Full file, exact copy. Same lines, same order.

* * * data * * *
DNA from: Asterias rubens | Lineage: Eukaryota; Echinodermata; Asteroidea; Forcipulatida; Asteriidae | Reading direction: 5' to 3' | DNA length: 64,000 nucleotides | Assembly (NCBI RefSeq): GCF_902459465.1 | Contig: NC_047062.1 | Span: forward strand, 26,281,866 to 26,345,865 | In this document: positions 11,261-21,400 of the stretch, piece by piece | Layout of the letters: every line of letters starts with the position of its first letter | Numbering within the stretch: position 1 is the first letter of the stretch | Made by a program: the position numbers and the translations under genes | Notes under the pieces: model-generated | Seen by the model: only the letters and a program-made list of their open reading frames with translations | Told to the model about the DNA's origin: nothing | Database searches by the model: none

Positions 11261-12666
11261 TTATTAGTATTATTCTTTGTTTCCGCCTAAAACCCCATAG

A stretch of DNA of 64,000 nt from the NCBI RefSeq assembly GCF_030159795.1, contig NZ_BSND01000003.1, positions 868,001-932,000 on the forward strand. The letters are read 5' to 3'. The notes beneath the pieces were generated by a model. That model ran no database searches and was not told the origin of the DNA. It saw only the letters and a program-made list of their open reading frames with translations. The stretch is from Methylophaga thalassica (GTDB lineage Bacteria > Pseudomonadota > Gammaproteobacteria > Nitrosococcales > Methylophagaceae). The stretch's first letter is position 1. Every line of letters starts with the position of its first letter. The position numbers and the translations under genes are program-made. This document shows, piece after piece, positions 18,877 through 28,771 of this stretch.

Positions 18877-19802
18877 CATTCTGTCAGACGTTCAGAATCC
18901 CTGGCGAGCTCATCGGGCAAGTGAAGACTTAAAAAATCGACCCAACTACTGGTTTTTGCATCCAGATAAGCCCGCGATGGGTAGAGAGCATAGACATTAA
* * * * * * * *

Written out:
DNA from: Asterias rubens | Lineage: Eukaryota; Echinodermata; Asteroidea; Forcipulatida; Asteriidae | Reading direction: 5' to 3' | DNA length: 64,000 nucleotides | Assembly (NCBI RefSeq): GCF_902459465.1 | Contig: NC_047062.1 | Span: forward strand, 26,281,866 to 26,345,865 | In this document: positions 11,261-21,400 of the stretch, piece by piece | Layout of the letters: every line of letters starts with the position of its first letter | Numbering within the stretch: position 1 is the first letter of the stretch | Made by a program: the position numbers and the translations under genes | Notes under the pieces: model-generated | Seen by the model: only the letters and a program-made list of their open reading frames with translations | Told to the model about the DNA's origin: nothing | Database searches by the model: none

Positions 11261-12666
11261 TTATTAGTATTATTCTTTGTTTCCGCCTAAAACCCCATAG

A stretch of DNA of 64,000 nt from the NCBI RefSeq assembly GCF_030159795.1, contig NZ_BSND01000003.1, positions 868,001-932,000 on the forward strand. The letters are read 5' to 3'. The notes beneath the pieces were generated by a model. That model ran no database searches and was not told the origin of the DNA. It saw only the letters and a program-made list of their open reading frames with translations. The stretch is from Methylophaga thalassica (GTDB lineage Bacteria > Pseudomonadota > Gammaproteobacteria > Nitrosococcales > Methylophagaceae). The stretch's first letter is position 1. Every line of letters starts with the position of its first letter. The position numbers and the translations under genes are program-made. This document shows, piece after piece, positions 18,877 through 28,771 of this stretch.

Positions 18877-19802
18877 CATTCTGTCAGACGTTCAGAATCC
18901 CTGGCGAGCTCATCGGGCAAGTGAAGACTTAAAAAATCGACCCAACTACTGGTTTTTGCATCCAGATAAGCCCGCGATGGGTAGAGAGCATAGACATTAA